of the men's return to work the
agreement provides for an arbitra
rily morning session when Mr.
Richberg called the court's atten
tion to an article in a Chicago
newspaper purporting n> conn*
from Attorney Genec&l Daugherty's
Office, and setting forth some of
the things which the government
charges against the strikers.
Characterizing the article .as
"criminally libelous," Mr. Fiich
berg demanded to know wheth
er it was authorized by the attorn
ey general.
Mr. Daugherty. who was n<.*
feeling well today, was confined to
his hotel, and hi iiis absence Mr.
Esterline and his ""associates said
they had not read the statement
and knew nothing about it.
The court, after scanning it
cautioned both sides against mak
ing ex parte statements tending to
influence public opinion prior to
the disposition of the case.
iVot?Let ail the ends Thou Ainis't a
Sumter, S. C, S^t'?rda
j -
I Shopmen Will Makej
Peace on The B?&fe!
of Separate Ag*^-!
ments With Roads |
Chicago, Sept. 14?The members;
of rhe shops crafrs policy commit-;
jtee who yesterday approved peace
! plans of ending the railway strike!
[through separate agreements with;
j individual roads, today began sep-j
j rate negotiations under the t^rnis;
iof the agreement. . Instructions'
I to various system federation om- J
jcials to sign negotiations, arrange-'
j ments and agreement have. ? been j
jsent from union headquarters. j
i ticn commission cc.npose* of six I
j railroad representatives and six!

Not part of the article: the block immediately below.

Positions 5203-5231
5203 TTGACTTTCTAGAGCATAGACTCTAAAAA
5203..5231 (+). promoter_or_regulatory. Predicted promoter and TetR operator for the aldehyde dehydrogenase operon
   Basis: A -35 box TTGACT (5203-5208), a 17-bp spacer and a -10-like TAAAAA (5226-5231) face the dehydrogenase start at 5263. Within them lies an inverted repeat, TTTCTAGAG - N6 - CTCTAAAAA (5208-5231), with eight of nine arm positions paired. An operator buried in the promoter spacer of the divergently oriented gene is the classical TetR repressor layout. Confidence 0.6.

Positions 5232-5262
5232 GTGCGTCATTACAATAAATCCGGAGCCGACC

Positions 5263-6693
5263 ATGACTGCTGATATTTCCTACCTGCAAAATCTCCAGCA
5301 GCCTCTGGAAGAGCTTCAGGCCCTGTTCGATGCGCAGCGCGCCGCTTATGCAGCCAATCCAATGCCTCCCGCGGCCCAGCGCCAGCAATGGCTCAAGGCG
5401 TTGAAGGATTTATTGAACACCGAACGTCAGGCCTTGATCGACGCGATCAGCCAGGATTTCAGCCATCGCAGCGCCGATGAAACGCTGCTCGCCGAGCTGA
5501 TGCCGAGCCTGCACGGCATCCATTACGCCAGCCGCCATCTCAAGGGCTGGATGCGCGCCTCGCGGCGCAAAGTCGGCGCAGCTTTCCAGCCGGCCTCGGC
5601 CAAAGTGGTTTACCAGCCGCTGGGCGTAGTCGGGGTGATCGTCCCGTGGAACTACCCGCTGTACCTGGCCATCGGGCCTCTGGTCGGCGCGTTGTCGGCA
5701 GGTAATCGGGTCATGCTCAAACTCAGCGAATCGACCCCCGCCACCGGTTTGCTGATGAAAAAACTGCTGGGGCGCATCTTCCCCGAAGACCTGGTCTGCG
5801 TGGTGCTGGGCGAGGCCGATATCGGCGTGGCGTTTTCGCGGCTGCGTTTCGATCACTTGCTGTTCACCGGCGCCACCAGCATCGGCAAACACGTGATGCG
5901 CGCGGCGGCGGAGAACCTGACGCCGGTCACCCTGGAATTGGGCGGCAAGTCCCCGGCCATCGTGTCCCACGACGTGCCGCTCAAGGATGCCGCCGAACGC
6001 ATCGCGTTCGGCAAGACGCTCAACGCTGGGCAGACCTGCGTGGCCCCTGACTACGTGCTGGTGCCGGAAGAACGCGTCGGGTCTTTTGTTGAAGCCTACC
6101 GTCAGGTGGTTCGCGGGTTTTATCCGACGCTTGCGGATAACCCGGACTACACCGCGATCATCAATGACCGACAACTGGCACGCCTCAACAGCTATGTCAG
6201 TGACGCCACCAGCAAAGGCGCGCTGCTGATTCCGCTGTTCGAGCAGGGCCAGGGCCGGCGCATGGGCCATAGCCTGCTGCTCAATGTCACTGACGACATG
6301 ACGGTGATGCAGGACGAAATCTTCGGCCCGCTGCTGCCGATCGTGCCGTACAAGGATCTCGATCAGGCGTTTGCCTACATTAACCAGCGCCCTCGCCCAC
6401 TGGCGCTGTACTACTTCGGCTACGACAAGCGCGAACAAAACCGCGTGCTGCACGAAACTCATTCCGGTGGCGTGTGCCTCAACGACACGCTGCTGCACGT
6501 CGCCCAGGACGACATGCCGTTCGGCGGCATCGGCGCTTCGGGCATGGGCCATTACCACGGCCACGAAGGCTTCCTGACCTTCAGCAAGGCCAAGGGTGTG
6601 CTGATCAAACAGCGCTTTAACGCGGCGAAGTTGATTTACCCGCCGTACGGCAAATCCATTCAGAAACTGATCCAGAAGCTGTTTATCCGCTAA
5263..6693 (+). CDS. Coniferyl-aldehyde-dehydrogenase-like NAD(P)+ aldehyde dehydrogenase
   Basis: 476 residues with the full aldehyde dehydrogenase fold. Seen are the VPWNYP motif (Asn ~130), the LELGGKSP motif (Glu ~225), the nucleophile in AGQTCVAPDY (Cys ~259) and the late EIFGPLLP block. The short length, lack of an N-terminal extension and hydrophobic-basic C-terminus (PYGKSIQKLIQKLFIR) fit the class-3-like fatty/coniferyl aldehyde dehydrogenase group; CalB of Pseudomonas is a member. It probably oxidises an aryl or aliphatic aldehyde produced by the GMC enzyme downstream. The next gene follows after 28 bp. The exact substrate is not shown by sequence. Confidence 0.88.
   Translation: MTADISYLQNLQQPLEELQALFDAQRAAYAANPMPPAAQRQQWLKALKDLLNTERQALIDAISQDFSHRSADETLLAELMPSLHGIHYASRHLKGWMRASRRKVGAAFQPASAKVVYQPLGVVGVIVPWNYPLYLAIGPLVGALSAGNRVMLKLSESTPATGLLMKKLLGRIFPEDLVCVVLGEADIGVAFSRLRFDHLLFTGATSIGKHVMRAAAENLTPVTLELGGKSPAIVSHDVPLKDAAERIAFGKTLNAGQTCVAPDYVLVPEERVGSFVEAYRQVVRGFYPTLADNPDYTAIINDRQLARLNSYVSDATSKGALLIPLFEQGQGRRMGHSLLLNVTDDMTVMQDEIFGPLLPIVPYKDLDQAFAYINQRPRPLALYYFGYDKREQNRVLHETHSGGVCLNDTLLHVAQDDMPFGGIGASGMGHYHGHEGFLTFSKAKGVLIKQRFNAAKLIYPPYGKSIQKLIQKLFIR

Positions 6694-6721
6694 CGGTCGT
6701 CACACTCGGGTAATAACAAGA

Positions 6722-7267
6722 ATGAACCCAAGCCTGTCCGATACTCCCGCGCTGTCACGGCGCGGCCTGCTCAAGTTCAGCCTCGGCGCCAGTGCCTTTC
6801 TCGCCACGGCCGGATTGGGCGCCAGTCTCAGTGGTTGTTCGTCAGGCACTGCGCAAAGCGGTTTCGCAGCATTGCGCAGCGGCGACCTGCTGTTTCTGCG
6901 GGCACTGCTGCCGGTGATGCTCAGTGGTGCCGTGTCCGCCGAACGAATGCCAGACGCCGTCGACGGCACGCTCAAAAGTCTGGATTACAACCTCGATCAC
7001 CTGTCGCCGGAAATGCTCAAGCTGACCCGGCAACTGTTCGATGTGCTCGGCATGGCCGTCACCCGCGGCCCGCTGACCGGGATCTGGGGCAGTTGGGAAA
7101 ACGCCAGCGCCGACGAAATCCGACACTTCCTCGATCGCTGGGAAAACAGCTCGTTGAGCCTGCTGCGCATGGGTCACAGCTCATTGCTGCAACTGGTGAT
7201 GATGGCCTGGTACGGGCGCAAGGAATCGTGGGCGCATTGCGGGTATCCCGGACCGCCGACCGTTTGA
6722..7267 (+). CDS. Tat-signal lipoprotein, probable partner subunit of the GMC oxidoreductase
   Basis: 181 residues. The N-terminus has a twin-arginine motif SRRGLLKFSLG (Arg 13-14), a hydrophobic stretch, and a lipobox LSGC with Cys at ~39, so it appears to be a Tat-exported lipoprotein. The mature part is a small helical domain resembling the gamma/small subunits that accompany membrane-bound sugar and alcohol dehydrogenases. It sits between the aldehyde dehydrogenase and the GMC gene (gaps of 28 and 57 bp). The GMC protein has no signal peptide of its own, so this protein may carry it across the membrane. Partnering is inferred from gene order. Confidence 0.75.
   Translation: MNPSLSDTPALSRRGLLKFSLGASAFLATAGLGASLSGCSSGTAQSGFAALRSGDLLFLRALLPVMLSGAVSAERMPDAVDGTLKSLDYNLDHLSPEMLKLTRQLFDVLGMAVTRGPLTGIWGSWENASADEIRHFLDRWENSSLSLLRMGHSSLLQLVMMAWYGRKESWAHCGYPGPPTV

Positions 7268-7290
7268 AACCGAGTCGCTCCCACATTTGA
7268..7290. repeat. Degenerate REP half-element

shop craft agents.
On the belief that many carriers '
will follow those who were parties i
to this greement. it was understood I
jtonight the shopcrafts officials!
I place their hopes of a nation-wide'
j settlement of the strike. The -ac-j
jtion of the agreeing ?oads. they'
! were said to believe, will force the \
[others to the same terms. i
I Among the roads said by a,rep
I resentative of S. Da vies Warfleld.
! to have been parties to the agree- j
j ment were: Louisiana & Arl^an-1
sas: Southern railway. East & yTest!
Coast, Georgia Southern & Florida,
[New Orleans and NortheasVern,?
! Northern Alabama, Seaboard! Ajrj
j Line, Macon, Dublin & Savannah, I
j Tampa & Gulf Coast, . T^mpa!
! Northern, Virginian railway/ Wins- i
ton-Salem Southbound, Alabama j
Great Southern. Chesapeake & \
Ohio, and Baltimore & Ohio.
Just how soon men on the!
I "peace" railroads will return to j
work could not be learned tonight!
but it was predicted that orders
I ending the strike on some roads j
[ will be issued within a few hours. I
j The peace settlement plan .also;
r would apply to the Brotherhood of!
i Stationary Firemen and Oilers, |
I some 15.000 members of which j
I i'oliowed the strike action of the j